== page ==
On This Day

sutter's mill, sutter's mill gold, sutter's mill coloma, james marshall sutter's mill, james marshall gold
Associated Press
Undated illustration of Sutter’s Mill in Coloma, Calif.

On This Day: Gold Discovered at Sutter’s Mill in California

January 24, 2011 06:00 AM
by findingDulcinea Staff
On Jan. 24, 1848, James W. Marshall discovered gold in a river near Sutter’s mill, sparking the California Gold Rush.

“I Discovered the Gold”

Capt. John A. Sutter owned about 48,000 acres in the great Central Valley of California and collaborated with millwright James W. Marshall to build a sawmill in the nearby outpost of present-day Coloma. It was while building the mill that Marshall discovered flakes of gold in the American River.

“I went down as usual, and after shutting off the water from the race I stepped into it, near the lower end,” Marshall described, “and there, upon the rock, about six inches beneath the surface of the water, I discovered the gold.”

Sutter swore the mill laborers to secrecy, but word got out and others soon arrived. Mormon businessman Sam Brannan is credited with spreading the news of the gold; after visiting the mill, he ran down the streets of San Francisco shouting, “Gold! Gold! Gold from the American River!”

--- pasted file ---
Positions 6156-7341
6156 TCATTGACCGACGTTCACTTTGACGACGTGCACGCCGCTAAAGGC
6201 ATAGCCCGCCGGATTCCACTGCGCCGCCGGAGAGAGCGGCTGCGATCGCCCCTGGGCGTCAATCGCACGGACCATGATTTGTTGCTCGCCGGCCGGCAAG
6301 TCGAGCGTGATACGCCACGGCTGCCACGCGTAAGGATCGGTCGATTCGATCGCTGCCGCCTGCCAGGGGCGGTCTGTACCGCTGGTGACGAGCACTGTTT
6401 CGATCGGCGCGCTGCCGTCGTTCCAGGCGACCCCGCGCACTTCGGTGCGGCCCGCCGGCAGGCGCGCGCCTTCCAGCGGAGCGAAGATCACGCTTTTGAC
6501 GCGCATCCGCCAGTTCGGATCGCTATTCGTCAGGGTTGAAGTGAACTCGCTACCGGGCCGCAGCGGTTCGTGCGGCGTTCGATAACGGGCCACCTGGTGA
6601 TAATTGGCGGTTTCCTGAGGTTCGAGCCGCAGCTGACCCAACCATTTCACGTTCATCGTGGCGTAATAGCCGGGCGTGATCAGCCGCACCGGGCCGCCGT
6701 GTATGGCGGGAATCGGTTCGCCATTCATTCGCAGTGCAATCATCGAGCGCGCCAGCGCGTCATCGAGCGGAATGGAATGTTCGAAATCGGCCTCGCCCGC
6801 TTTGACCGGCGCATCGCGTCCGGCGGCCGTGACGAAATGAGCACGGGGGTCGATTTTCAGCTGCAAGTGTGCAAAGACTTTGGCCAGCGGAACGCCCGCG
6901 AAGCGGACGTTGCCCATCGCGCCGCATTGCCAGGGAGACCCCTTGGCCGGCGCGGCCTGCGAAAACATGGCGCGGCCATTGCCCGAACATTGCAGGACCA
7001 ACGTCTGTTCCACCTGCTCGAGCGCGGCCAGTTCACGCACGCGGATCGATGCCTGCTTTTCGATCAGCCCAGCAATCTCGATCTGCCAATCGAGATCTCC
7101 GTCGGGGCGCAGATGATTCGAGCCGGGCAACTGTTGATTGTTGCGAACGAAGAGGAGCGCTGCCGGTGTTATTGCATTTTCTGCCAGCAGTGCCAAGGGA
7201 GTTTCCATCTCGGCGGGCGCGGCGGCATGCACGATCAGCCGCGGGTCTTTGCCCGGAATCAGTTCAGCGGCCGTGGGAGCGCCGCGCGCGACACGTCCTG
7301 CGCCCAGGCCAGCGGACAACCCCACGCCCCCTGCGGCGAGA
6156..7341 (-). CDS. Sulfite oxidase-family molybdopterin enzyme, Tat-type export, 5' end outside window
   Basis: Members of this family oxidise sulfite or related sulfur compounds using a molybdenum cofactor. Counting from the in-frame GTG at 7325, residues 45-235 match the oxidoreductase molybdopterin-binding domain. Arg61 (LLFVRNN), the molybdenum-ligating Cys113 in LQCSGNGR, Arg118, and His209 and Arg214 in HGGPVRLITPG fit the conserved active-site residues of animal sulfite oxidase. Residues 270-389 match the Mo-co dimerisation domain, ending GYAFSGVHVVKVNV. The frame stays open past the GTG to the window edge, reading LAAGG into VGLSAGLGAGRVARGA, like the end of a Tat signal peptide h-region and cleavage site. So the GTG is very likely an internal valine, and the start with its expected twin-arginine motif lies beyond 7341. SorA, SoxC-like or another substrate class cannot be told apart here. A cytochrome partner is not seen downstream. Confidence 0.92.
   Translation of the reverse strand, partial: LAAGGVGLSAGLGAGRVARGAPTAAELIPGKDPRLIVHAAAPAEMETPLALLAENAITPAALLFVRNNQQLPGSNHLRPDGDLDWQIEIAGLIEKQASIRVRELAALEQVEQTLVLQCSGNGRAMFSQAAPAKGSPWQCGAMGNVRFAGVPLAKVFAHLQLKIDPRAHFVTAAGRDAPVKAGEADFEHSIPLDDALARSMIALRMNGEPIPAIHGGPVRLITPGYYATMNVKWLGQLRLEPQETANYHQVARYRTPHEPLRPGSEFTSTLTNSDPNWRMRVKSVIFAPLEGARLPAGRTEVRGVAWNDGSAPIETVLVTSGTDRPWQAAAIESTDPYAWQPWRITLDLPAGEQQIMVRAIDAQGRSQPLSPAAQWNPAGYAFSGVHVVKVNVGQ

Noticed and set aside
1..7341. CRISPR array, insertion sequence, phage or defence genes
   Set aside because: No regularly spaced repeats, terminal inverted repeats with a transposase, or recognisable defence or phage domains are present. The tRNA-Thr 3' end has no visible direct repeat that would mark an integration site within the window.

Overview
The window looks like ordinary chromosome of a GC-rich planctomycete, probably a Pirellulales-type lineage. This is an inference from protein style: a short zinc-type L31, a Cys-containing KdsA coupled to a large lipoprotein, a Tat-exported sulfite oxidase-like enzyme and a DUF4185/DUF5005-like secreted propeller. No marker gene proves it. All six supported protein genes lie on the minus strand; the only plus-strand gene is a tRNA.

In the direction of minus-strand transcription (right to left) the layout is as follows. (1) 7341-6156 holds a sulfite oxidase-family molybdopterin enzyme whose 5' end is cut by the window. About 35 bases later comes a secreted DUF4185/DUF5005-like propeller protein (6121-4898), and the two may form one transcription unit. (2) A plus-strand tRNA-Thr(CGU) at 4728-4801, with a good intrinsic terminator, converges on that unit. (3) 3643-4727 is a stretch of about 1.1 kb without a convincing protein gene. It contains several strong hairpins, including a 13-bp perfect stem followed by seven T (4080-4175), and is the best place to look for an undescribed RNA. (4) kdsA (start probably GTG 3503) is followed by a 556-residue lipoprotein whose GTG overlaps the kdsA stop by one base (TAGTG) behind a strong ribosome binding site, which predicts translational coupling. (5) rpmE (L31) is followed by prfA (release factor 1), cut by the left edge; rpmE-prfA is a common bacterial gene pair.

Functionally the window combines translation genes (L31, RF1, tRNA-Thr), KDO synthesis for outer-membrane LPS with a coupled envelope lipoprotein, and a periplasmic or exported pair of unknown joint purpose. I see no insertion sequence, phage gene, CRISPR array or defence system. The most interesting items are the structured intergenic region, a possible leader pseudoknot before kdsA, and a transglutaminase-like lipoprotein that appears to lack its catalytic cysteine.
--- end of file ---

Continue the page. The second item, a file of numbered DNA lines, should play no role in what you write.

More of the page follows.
People traveled to California by land and boat on journeys filled with danger and uncertainty. President Polk heightened the excitement with his December 1848 State of the Union address, in which he stressed the importance of California’s commerce.

The discovery of gold in California was an epoch-making event,” writes the California Historical Society. “News of the discovery attracted to California hundreds of thousands of gold-seekers from across the country and around the world. Their coming transformed not only the economic history of California, but much of its social, cultural, and political history as well.”

Key Players: Marshall, Sutter and Brannan

James W. Marshall
James W. Marshall is credited with finding the first of pieces of gold in California as he was checking progress at a site of a timber mill. The California Gold Country Web site states that the discovery happened as he dipped his hand into the six inches of water, known as the mill race, which would be expanded to provide the power to turn the mill’s wheel.

His discovery happened to be a curse for Marshall. The rush of gold miners forced him off his land and he moved on to other parts of California, finding little success. He died penniless in 1885.

John A. Sutter
When James Marshall came across gold, he was working with John A. Sutter, a Swiss-born businessman who arrived in California by a roundabout route in 1839. He wrote about the events leading to the discovery of gold and its effects on his plans for building an empire by supporting the needs of a growing state.

Samuel Brannan
Sam Brannan, a highly successful San Francisco businessman, visited the gold mines and publicized what he had seen. Like Marshall, he too would end his days in penury, according to Sierra Foothill Magazine.

Reference: California and the Gold Rush


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